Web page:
June 1, 2014
(Russian translation: Числа Норриса в программировании)
In 2011 John D. Cook wrote the following blog post:
My friend Clift Norris has identified a fundamental constant that I call Norris’ number, the average amount of code an untrained programmer can write before he or she hits a wall. Clift estimates this as 1,500 lines. Beyond that the code becomes so tangled that the author cannot debug or modify it without herculean effort.
I don’t know enough novice programmers to confirm this effect, but I had independently noticed the next wall in the programmer’s journey, which happens at 20,000 lines. I’ll change Norris’s number to 2,000 to get a nice power of ten jump.
I ran into the 20,000-line wall repeatedly in my first job out of college, as did my co-workers (who were all as young as I). At DreamWorks we had 950 programs for animators to use, and a line count showed that the larger ones all hovered around 20,000 to 25,000 lines. Beyond that it was just too much effort to add features.
In mid-1996 I was tasked with writing the DreamWorks lighting tool (with two other programmers) and knew that this would be far larger than 20,000 lines of code. I changed my approach to programming and the tool was successfully delivered a year later at around 200,000 lines. (It’s scheduled to be retired in 2013, having been used daily over 16 years to make 32 movies.) I’ve since written several more program in the 100,000 to 200,000 line range. I’m sure I’m hitting the next wall; I can feel it.
What’s particularly hard is having technical discussions with someone who hasn’t broken through as many walls as you have. Breaking through these walls means making different trade-offs, and specifically it means making a decision that seems to make less sense in the short term but will help later. This is a hard argument to make—the short term advantages are immediately demonstrable, but I can’t convince anyone that a year from now someone may make an innocent change that breaks this code.
Edsger Dijkstra wrote in 1969:
A one-year old child will crawl on all fours with a speed of, say, one mile per hour. But a speed of a thousand miles per hour is that of a supersonic jet. Considered as objects with moving ability the child and the jet are incomparable, for whatever one can do the other cannot and vice versa.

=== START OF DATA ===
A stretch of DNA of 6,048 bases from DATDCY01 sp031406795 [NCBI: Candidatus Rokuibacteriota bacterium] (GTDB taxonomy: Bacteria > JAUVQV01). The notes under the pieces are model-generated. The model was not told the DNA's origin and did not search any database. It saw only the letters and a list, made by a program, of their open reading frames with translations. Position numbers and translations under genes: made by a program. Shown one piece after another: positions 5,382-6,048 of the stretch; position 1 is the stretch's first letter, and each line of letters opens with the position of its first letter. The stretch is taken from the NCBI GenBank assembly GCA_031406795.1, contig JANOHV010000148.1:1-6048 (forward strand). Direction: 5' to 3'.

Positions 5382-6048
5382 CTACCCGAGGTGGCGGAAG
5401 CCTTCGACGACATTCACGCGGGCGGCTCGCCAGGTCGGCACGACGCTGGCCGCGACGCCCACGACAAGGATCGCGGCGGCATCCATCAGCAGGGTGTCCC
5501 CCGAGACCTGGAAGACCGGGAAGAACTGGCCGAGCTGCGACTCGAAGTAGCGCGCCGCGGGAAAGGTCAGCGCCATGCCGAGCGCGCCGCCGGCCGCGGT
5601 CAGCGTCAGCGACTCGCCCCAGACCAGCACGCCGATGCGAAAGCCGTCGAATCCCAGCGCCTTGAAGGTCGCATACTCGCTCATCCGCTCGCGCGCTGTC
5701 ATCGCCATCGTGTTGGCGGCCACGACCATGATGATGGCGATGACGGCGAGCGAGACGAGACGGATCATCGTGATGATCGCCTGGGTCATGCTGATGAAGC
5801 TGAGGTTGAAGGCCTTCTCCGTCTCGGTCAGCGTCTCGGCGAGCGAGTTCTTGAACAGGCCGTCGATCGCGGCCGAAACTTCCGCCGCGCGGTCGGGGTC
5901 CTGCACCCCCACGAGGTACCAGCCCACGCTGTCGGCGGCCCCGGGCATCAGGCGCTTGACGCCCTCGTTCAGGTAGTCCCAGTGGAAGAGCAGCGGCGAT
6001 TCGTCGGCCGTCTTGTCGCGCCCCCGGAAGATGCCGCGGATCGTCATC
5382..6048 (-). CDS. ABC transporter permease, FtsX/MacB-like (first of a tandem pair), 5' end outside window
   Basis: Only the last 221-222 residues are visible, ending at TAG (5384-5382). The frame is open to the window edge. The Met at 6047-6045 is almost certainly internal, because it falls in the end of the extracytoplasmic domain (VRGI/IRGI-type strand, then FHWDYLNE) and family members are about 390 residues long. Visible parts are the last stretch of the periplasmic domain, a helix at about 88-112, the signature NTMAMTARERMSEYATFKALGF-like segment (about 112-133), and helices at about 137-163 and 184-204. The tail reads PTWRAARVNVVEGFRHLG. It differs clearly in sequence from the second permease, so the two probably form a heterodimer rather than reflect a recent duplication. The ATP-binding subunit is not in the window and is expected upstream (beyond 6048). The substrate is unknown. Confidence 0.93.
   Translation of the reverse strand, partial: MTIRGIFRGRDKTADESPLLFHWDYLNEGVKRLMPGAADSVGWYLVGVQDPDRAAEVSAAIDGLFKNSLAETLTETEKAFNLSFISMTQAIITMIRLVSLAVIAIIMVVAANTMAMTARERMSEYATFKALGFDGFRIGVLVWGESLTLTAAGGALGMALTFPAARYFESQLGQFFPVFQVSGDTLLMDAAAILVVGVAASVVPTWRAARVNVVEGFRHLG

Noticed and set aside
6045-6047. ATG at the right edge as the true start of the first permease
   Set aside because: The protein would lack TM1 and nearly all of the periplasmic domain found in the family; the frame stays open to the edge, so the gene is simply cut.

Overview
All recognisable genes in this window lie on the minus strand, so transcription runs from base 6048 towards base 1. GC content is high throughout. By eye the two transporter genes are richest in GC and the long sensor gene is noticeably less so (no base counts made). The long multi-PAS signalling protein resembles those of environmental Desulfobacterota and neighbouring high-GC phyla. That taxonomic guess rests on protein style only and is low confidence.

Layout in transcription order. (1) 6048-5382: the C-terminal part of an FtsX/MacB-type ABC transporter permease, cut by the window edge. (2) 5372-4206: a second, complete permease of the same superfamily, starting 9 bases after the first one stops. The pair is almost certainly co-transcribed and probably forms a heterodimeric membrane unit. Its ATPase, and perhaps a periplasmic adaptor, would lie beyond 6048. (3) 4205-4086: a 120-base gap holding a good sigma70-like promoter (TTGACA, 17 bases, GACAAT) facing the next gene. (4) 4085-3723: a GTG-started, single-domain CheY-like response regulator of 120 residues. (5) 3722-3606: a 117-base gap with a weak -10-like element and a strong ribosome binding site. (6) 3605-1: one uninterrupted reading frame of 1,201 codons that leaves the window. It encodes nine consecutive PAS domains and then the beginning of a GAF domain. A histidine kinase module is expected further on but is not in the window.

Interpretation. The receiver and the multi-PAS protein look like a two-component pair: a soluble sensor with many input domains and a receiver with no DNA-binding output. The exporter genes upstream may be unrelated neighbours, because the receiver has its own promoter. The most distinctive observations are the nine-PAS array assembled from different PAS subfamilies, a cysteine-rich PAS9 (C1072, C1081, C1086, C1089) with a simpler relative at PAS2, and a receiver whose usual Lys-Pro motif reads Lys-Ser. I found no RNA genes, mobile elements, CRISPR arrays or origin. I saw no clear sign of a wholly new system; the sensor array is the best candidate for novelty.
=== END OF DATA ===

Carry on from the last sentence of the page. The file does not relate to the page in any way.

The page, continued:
A novice programmer, the kind Clift Norris is referring to, learns to crawl, then toddle, then walk, then jog, then run, then sprint, and he thinks, “At this rate of acceleration I can reach the speed of a supersonic jet!” But he runs into the 2,000 line limit because his skills don’t scale up. He must move differently, using a car, to go faster. Then he learns to drive, first slowly, then faster, but runs into the 20,000 line limit. Driving skills don’t transfer to flying a jet plane.
My friend Brad Grantham explains this by saying that the novice programmer “brute-forces” the problem. I think this is right: When the code is under 2,000 lines you can write any tangled garbage and rely on your memory to save you. Thoughtful class and package decomposition will let you scale up to 20,000 lines.
What’s the key to breaking past that? For me, it was keeping things simple. Absolutely refuse to add any feature or line of code unless you need it right now, and need it badly. I already touched on this in Every Line Is a Potential Bug (and sophomorically before that in Simple is Good). The chief architect of effects at DreamWorks phrased it this way:
To me, the genius of [the lighting tool] was in selecting a small set of features which were tractable to write and maintain and strong enough to make a great lighting tool.
As a tech lead I see my primary contribution as saying “no” to features that co-workers think are important but can’t justify. The real trick is knowing when a new feature adds linear complexity (its own weight only) or geometric complexity (interacts with other features). Both should be avoided, but the latter requires extra-convincing justification.
For example, as of 2012, the Linux kernel had 15 million lines of code. Of that, 75% had linear complexity (drivers, filesystems, and architecture-specific code); you might have dozens of video drivers and they don’t interact (much) with each other. The rest is more geometric.
Dijkstra’s point is that it’s difficult to teach these advanced techniques, because they only make sense on 20,000-line or 200,000-line programs. Any class or textbook must limit its examples to a few hundred lines, and the brute-force method works just fine there. You really need the textbook to show you the 30,000-line program and then show you the new feature that was added easily because the program wasn’t too complex to start with. But that’s effectively impossible.
I don’t know what I’ll have to change to get past the 200,000 line wall. I’ve been switching to a more purely functional style recently and shedding mutable state, and perhaps these might help me break through.
And I’m really curious to see what the 2-million line barrier is all about.
It seems like there’s a wall at around 3-4M LOC, and really, after 3M LOC, the growth rate seems to slow down significantly no matter how many people (hundreds) or years are involved (decades). – Dan Wexler